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Crea Development Streams

After two years of intermittent streaming I (Jasson) am finally committing to a schedule. I am really excited about this schedule and sharing development with more people. Spread the word and be sure to join – the first scheduled stream is tomorrow!

Siege Games Channel

Monday, Wednesday, Friday 1PM to 4PM PST

Mega Monday – Miscellaneous work on Crea including features, new content, and bug fixes.
Workshop Wednesday – Work on workshop (modding) support and once workshop is live this will be dedicated to teaching and helping with modding.
Feedback Friday – Come provide feedback for Crea and watch me implement feedback into Crea!

Unscheduled Streams

I often spontaneously stream various aspects of development. The best way to be notified of these streams is to follow this stream and @SiegeGames.

Sales in the Brave New Steam World

Steam is quickly transitioning from a tightly curated store to an open market where more games are being released than ever. This has triggered many to debate about the indie bubble bursting or if there even is one. Regardless of all of this, the truth is that being a successful indie developer is still the same – make a good game and get it noticed. Developers simply must look elsewhere to find the visibility that Steam once granted. This has left many developers wondering how much visibility does Steam still offer and how well can a game still do when launching on the service.

Last month I was one of those curious developers when I released Crea on Steam Early Access. I had very little idea of what sales would be like. In the past a few developers have been open with their sales figures, such as Hitbox Team and David Pittman of Eldritch, but nothing for this quickly changing Steam world. I want to continue this spirit of open development and share what  the first month of sales on Steam has been like for us. First some context is needed before we get to the sales figures below.

Crea launched on Kickstarter in July 2012, shortly after the popularity of games on Kickstarter exploded. We managed a successful campaign of $28k thanks to some news coverage, Kickstarter cross-promotions and heavy Kickstarter traffic due to Ouya’s and Castle Story’s campaigns.

After the Kickstarter campaign we kept our community updated but otherwise stayed very quiet while we worked on our game. We remained quiet even a year later when we released an alpha version of Crea through Humble Bundle to start getting player feedback as early as possible.


Working with Humble has been a great experience. While the number of sales was sometimes, well, humble, this stream of income was crucial to keeping food on the table while we worked on Crea full time.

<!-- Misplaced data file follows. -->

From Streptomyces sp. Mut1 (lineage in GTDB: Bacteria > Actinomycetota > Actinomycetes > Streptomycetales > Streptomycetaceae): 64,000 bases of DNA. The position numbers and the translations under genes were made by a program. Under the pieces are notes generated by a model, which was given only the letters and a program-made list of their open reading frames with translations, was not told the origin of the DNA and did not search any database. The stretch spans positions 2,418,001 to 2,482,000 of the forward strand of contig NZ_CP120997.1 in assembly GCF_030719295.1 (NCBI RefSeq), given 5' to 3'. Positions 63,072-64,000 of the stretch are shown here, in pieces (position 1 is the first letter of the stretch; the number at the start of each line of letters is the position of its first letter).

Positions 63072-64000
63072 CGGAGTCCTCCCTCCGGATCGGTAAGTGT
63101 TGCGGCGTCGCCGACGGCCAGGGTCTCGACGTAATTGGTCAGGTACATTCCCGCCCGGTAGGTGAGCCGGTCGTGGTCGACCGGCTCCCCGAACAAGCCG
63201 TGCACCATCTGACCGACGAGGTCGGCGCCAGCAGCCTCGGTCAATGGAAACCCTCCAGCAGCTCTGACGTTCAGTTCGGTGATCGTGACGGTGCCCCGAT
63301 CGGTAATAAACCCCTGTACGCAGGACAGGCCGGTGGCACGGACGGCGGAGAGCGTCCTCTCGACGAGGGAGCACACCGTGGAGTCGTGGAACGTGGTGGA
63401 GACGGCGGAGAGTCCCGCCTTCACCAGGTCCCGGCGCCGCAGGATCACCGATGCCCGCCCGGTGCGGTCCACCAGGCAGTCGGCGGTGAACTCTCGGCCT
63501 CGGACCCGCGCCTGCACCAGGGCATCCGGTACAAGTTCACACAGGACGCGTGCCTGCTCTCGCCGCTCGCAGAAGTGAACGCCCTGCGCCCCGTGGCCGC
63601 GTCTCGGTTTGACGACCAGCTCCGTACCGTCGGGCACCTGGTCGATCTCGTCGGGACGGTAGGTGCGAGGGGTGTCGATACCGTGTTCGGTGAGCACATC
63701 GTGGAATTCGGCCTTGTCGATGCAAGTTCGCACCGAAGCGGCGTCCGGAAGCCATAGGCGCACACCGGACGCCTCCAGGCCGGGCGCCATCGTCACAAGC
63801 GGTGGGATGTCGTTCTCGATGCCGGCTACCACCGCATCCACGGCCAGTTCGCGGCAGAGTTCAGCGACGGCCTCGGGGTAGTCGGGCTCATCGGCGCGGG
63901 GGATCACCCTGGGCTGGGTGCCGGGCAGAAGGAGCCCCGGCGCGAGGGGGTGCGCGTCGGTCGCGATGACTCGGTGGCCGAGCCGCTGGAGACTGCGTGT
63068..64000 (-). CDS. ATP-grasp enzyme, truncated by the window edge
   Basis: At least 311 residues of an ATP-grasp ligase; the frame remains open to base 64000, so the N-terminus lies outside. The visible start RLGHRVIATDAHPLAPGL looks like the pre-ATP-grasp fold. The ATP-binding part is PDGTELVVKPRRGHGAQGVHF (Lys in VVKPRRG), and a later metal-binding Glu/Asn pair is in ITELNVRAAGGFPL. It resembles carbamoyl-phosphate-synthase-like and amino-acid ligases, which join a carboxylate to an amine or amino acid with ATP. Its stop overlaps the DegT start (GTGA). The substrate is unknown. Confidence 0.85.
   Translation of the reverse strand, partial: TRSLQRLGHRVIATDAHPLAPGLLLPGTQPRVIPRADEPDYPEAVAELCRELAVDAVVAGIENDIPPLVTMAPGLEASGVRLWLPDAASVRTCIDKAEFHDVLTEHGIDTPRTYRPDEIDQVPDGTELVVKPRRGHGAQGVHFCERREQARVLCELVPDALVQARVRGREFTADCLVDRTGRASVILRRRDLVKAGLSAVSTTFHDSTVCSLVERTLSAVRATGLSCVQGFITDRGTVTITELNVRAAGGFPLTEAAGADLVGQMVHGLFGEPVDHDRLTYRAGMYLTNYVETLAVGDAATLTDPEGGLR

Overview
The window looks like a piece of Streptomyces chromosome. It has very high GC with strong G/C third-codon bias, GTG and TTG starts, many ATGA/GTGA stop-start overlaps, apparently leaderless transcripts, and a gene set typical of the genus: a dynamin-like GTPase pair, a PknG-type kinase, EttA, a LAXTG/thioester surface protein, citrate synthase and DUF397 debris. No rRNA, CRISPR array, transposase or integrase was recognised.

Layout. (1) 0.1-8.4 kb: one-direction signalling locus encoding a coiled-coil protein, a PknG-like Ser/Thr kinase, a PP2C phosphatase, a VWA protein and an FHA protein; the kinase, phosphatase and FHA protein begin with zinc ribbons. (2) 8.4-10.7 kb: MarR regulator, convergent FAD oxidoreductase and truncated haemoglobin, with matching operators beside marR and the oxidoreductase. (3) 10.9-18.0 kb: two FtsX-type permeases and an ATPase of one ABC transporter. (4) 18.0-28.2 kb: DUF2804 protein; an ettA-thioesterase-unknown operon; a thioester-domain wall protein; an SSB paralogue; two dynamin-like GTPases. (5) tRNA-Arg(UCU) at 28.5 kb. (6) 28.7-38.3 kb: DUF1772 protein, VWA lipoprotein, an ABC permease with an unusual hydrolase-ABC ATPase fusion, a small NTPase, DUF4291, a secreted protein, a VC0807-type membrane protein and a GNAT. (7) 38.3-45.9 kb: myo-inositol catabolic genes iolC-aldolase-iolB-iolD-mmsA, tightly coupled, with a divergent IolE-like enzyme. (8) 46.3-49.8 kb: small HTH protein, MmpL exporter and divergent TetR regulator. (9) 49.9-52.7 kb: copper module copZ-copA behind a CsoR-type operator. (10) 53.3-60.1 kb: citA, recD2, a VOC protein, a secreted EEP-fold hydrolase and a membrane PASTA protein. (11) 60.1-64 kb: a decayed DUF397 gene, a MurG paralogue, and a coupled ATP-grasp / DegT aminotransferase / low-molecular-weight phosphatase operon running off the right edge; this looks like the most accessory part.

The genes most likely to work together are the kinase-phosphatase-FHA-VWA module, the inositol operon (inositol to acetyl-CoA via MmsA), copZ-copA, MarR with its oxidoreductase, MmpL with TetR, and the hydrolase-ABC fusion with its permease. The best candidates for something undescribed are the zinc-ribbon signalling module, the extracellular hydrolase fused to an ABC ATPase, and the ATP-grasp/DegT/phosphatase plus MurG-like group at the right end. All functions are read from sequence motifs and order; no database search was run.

It was not until the launch of our Greenlight page in October 2013 that we finally began attempting to make some noise. We reached out to a few youtubers and some news sites; however, by then Greenlight had lost its novelty among news sites, and we mostly went unnoticed. Despite this lack of coverage, Crea was Greenlit by February 2014. Our next goal was to get Crea ready for Steam Early Access.

We continued to incorporate our beta testers’ feedback to improve Crea. We spent most of the month of May preparing for the Steam Early Access release. With the help of the wonderful Mary Kish we made a new game trailer and reached out to as much press as we could. I also put Video Game Caster to good use and contacted many youtubers about Crea. We got some great responses from small to medium-sized sites and youtubers but we did not get any coverage from any large sites.

Now we get to the interesting part! What do sales look like for a game launching June 3rd, 2014 on Steam Early Access with little press coverage?


So far these sales have been great! We made $500 in the first hour of being on Steam, and $18,000 in the first week. Sales have slowed down since the excitement of our initial release, but have continued to bring in at least $300 per day. (All numbers are gross profit.)

We decided to not participate in the Steam Summer sale and we expected that our sales would drop during this time. However, as you can see, our sales actually got a small boost during the sale.

Crea was featured on the front page of Steam for Mac and Linux – which is amazing, but even with this prominent feature their sales still have only accounted for 20% of our total sales.


To put everything in perspective, here are all of the gross sales for Crea – including Kickstarter, Humble Store and Steam. Of all the money we’ve made from Crea over the past two years, roughly 35% of it has come within the last month.